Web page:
Gulf Oil Spill: Do Chemical Dispersants Pose Their Own Environmental Risk?

By Andrew Moseman | May 6, 2010 9:27 am

CorexitThe storm of news about the BP oil spill in the Gulf of Mexico has reached a relative lull today, as the oil company preps for its containment dome project that it will try to execute over the next several days. With a moment to take a break from the constant news updates, reports are starting to ask: What’s with all that chemical dispersant responders have been dumping on this spill?

The stuff is called Corexit, made by the Nalco Company, and BP has now dumped about 160,000 gallons of it in the Gulf (as well as pumping 6,000 gallons more all the way down to the leak location). The dispersant particles bind to oil, sink, and are carried away by ocean currents. But while that could help keep a spill from reaching the shores en masse, it means the oil isn’t actually “cleaned up,” but rather diluted. And the dispersant chemicals themselves can be dangerous, as Nalco’s own documents (pdf) show.

The 10-page documents go into detail about compounds that must be handled with great care in their original form, that should not touch the skin and can damage lungs. Although the documents state that the potential environmental hazard is “moderate,” they say that when used as directed at sea in the recommended amounts the potential environmental exposure is “low” [The New York Times].

The company says Corexit contains no toxic metals or carcinogens. But it has refused to divulge the full chemical composition, calling it proprietary information. That’s annoyed environment groups that want to know exact what we’re putting into the sea in such mass quantity. Still, with the number of options dwindling and oil continuing to gush into the Gulf, some of those groups have come to accept chemical dispersants as the lesser of two evils.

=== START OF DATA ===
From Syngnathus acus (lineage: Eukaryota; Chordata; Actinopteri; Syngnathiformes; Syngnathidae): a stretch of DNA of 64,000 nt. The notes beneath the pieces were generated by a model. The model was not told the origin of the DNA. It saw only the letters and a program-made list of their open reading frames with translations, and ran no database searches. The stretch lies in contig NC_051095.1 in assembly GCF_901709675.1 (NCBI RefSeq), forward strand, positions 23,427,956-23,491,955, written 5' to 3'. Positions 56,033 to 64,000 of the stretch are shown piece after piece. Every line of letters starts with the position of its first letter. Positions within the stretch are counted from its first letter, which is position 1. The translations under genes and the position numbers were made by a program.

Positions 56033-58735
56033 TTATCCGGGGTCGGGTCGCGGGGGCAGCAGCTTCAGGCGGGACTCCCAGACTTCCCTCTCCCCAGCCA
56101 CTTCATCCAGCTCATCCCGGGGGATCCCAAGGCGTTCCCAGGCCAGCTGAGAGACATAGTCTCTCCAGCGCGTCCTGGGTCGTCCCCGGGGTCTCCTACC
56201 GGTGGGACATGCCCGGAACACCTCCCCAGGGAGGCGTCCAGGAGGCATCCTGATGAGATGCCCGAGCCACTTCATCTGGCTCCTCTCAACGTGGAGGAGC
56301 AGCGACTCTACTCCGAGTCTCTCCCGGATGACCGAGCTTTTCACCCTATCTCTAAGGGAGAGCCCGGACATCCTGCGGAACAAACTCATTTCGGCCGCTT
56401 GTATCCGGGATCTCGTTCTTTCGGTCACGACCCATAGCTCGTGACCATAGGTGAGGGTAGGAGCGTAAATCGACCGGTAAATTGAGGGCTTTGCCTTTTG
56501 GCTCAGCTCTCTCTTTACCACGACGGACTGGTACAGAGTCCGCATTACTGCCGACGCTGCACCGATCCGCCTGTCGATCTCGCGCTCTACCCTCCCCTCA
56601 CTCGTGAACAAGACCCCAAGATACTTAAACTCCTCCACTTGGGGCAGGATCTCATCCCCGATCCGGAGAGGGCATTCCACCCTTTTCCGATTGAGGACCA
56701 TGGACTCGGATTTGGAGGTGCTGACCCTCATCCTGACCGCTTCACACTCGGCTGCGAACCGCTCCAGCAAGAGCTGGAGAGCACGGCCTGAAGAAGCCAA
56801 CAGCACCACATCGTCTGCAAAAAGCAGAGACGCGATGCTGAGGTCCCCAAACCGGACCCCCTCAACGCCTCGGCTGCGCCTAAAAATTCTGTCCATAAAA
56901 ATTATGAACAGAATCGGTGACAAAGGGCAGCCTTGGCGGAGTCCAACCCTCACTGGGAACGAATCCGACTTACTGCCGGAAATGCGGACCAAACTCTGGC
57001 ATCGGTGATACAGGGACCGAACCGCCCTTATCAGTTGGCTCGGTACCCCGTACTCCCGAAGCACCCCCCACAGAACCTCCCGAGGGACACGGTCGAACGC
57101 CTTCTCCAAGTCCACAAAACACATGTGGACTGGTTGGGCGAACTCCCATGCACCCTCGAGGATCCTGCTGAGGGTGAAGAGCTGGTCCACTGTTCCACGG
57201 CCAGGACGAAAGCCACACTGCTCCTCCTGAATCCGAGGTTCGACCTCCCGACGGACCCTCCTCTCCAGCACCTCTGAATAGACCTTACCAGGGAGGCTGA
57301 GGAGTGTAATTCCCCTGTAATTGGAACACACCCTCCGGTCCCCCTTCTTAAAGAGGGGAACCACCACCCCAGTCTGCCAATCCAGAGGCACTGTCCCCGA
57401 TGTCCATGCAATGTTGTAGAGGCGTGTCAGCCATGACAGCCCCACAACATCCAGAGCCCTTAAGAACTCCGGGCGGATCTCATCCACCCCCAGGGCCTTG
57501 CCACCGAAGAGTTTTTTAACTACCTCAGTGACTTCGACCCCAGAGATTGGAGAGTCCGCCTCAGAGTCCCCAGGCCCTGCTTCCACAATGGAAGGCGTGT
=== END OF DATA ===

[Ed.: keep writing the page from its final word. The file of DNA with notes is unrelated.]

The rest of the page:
“It’s basically a giant experiment,” said Richard Charter, a senior policy adviser with Defenders of Wildlife. “I’m not saying we shouldn’t do it; we have no good options” [AP].

Another eyebrow-raiser is the choice of chemical. While the United States is familiar with Corexit from having used it previously, reports that there are better alternatives on the market, like Dispersit.

Both Corexit and Dispersit were tested by the EPA, and according to those results, Corexit was 54.7 percent effective at breaking down crude oil from the Gulf, and Dispersit was 100 percent effective. Not only did Corexit do a worse job of dispersing oil, but it was three times as lethal to silverfish – used as a benchmark organism in toxicity testing — and more than twice as lethal to shrimp, another benchmark organism and an important part of Gulf fisheries [].

Previous posts on the BP Oil Spill:
80beats: BP Will Tow a Containment Dome to the Oil Leak Site Today
80beats: Is the Gulf Oil Spill Headed for Florida & North Carolina?
80beats: Gulf Oil Spill: Fisheries Closed; Louisiana Wetlands Now in Jeopardy
80beats: Gulf Oil Spill Reaches U.S. Coast; New Orleans Reeks of “Pungent Fuel Smell”
80beats: Uh-Oh: Gulf Oil Spill May Be 5 Times Worse Than Previously Thought
80beats: Coast Guard’s New Plan To Contain Gulf Oil Spill: Light It on Fire
80beats: Sunken Oil Rig Now Leaking Crude; Robots Head to the Rescue
80beats: Ships Race To Contain the Gulf of Mexico Oil Spill

Image: U.S. Coast Guard / Petty Officer 2nd Class Andrew Kendrick

  • Art